A fellow Minnesotan co-hort member of mine recently reminded me of what I was missing at this time of year back home. No, she didn’t talk about any of the events I mentioned in my post about FOMO; rather, she talked of sweet, ruby red, fresh and juicy strawberries. Fact is Monday of this week was Independence Day back in the United States, and you were probably at a cabin picnic spitting watermelon seeds (reality check: that’s probably not what you were doing, partly because most watermelons sold in the US these days are seedless, and also because not that many people have cabins to holiday at).
There is watermelon here. I couldn’t begin to tell you when its season is. Likewise I’ve seen strawberries, raspberries, and blueberries, but they are increasingly expensive in the order I listed them. I’ve purchased strawberries and raspberries only in frozen form for smoothies; I’ve never been willing to drop the money for blueberries.
What is in season right now: mango de azucar and mamones.
Mango de azucar season may actually be passing now; it was almost three weeks ago that I purchased a bag of 13 mangos for just $2,000 pesos (less than $1 USD) and I haven’t seen the mango guy pass with his cart as frequently. I truly wish this season would never leave. This type of mango is so much better than anything you fools are eating in the United States. Much smaller in size, as evident in the photo, these suckers have delightfully thin peels that are easy to remove without a knife, and small enough to just eat like a peach as you peel it. The peel is actually thin enough that I know some people just eat them, but they’re pretty bitter so I’m not into it. The texture is softer than that of larger red mangoes, and the taste is much sweeter. My only complaint is that, especially as you get to cleaning the pit in the middle of all the delicious meat you can, there are a lot of fibers that get caught in your teeth. These are my favorite local fruit so far.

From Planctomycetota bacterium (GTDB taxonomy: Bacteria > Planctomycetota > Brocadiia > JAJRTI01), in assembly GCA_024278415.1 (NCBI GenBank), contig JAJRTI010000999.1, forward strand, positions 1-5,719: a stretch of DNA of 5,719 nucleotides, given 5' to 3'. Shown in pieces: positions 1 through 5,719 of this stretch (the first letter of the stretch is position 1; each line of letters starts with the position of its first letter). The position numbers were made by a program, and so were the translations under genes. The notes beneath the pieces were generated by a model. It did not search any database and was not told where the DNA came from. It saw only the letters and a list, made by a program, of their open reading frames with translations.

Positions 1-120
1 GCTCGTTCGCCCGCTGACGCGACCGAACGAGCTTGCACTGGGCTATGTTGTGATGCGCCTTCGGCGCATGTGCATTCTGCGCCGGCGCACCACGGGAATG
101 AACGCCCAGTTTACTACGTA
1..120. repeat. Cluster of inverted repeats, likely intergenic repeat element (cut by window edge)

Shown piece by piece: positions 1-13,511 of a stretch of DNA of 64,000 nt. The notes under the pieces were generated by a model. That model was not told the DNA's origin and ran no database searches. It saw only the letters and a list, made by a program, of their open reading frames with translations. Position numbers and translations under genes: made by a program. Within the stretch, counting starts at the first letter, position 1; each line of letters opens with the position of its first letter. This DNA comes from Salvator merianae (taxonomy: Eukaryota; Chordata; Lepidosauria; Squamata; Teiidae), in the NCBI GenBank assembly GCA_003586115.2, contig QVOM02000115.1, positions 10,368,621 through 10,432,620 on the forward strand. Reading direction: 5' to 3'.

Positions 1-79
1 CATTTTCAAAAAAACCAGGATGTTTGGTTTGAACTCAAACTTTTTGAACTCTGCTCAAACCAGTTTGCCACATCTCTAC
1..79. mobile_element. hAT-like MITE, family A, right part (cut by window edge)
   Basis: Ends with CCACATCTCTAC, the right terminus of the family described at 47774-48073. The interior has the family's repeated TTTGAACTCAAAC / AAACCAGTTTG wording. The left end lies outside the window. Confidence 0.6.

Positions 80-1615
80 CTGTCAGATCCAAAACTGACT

While mango de azucar can kind of be related to familiar fruits, I don’t know if I’ll be able to accurately capture what mamones are. The first time I had them, my host sister had peeled all of them and doused them in lime and salt – I hated them. Really they were just limesalt vehicles, and terribly textured. When a student offered me a mamón whole about a week later, I accepted. It was almost a fun challenge at first – figure out how to open them, how to extract the fruit, and how to not waste the fruit. Basically you crack open the somewhat thick outer peel, and then suck the fruit out of the other half. I now know that with a lot of sucking work, you can get the pit much much cleaner than is shown here. Regardless, the pit is actually a very large portion of the fruit. The taste was subtle and sweet, almost berry-y. It sort of reminded me of lychee because it had that slimy texture and sweet taste. Since then I’ve had many more, and the most astonishing fact I’ve learned about these fruits is that while they are colorless, they stain clothes. Like permanentely. And primarily white ones. So watch out when eating them.
Truth is, I didn’t eat either of these on the 4th. Instead, I met a bunch of my Peace Corps Colombia friends in Cartagena and celebrated the freedom that we have
from in America by eating burgers at Hard Rock Cafe. You might say that we set off fireworks in the salsa dance hall, but that’s a stretch of a metaphor.